Natural gas development is having no adverse impact on water quality in Pennsylvania streams, a recent study in the Proceedings of the National Academy of Sciences (PNAS) journal found.
The study – whose authors include individuals from the state’s Bureau of Forestry within Pa. DCNR, the Division of Water Quality within Pa. DEP, and experts from the US Geological Survey – continuously monitored 25 streams on State Forest Service lands in the northcentral and northeastern Pennsylvania, where approximately 500 unconventional natural gas wells have been drilled since 2008.
Researchers collected samples from headwater streams and analyzed them for both microscopic organisms and various chemicals that make up produced or flow back water. The researchers we unable to detect any traces of chemical wastewater in the in the monitored streams:
“No quantifiable relationships were identified between the intensity of oil-and-gas development, water composition, and the composition of benthic macroinvertebrate and microbial communities. No definitive indications that hydraulic fracturing fluid, flowback water, or produced water have entered any of the study streams were found.”
On a regional basis, the two-year study found no evidence of brine or additives common to the hydraulic fracturing process as compromising the biology of the stream or its inhabitants In fact, the highest level of chloride was detected in an area with no oil and gas development, further reinforcing the study’s findings that “Marcellus-produced waters are not influencing stream chemistry.”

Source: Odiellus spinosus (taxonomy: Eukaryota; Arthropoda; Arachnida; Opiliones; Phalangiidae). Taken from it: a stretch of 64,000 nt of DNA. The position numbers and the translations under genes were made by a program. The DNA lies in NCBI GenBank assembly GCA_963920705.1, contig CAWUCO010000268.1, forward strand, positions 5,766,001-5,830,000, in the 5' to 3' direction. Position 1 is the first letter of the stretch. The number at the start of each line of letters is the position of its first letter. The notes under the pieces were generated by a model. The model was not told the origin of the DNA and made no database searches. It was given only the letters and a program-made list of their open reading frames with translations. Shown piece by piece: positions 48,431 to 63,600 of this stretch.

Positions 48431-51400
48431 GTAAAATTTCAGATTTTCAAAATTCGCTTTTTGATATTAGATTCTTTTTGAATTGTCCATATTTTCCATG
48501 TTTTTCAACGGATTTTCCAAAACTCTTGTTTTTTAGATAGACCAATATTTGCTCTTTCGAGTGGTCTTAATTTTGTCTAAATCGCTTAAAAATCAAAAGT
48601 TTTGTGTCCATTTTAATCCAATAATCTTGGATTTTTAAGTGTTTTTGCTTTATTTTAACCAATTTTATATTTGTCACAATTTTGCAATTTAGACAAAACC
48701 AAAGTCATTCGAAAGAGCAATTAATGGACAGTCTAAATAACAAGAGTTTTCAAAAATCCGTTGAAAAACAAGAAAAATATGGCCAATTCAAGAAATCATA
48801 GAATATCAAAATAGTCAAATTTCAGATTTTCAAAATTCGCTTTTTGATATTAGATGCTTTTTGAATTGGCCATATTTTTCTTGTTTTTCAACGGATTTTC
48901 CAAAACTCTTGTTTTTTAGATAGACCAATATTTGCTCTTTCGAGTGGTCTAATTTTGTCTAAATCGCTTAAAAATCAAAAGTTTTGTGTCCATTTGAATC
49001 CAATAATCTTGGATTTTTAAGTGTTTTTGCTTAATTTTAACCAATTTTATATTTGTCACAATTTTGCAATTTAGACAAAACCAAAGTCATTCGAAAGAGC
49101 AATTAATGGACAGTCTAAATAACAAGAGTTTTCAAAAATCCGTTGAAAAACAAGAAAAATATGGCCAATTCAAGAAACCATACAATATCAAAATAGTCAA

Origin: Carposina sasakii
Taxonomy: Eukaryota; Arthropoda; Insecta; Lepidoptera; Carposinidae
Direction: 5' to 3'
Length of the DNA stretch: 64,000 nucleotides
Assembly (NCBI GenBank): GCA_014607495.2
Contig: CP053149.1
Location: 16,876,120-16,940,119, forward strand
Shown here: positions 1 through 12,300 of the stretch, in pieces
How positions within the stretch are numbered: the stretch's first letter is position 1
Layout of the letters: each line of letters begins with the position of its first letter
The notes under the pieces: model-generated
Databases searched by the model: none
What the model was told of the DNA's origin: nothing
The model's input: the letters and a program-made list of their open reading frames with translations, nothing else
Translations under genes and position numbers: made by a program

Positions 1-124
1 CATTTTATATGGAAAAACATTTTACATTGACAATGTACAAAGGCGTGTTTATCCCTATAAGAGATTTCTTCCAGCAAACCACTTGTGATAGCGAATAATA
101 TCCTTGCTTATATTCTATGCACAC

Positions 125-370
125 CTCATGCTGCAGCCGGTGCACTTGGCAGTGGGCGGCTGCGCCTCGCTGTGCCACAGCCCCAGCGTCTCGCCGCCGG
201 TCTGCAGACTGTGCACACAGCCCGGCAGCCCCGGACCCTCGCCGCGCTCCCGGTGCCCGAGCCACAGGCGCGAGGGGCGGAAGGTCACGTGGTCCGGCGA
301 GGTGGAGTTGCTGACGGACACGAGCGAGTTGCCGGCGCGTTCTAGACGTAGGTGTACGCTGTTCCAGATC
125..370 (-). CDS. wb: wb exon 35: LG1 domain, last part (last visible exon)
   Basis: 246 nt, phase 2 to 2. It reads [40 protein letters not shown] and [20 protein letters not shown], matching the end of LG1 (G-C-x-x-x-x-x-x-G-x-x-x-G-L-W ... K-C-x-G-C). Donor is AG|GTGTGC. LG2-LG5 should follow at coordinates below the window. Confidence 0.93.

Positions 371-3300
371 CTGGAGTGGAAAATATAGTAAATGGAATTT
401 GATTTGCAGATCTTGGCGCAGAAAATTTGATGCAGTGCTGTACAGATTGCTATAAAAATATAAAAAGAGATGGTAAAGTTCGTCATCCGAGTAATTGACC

As MSC President Dave Spigelmyer said in a statement:
“Like so many others, this study, funded by state and federal agencies, reflects our industry’s deep commitment to environmental and groundwater protection. Through industry collaboration and best practices, 90 percent of the water used in shale development is recycled and reused in operations and unconventional producers do not discharge into rivers or take produced water to public treatment facilities. Through common sense regulations, best practices and continuously improving technologies, responsible American natural gas production is creating good-paying local jobs and strengthening our economy while improving our environment as well as public health in the communities where we operate.”
This latest state and federally funded study builds on more than 30 peer-reviewed studies that have determined hydraulic fracturing is not a threat to groundwater, including:
- Researchers at Penn State University not only found fracking had no major threats to groundwater, but also identified an overall improving trend of water quality in Bradford County – one of Pa.’s top producing counties. (6/12/18)
- A team of experts at Yale University surveyed water samples in Susquehanna County and concluded “groundwater impacts arising from the process of hydraulic fracturing were not detected.” (7/3/18)
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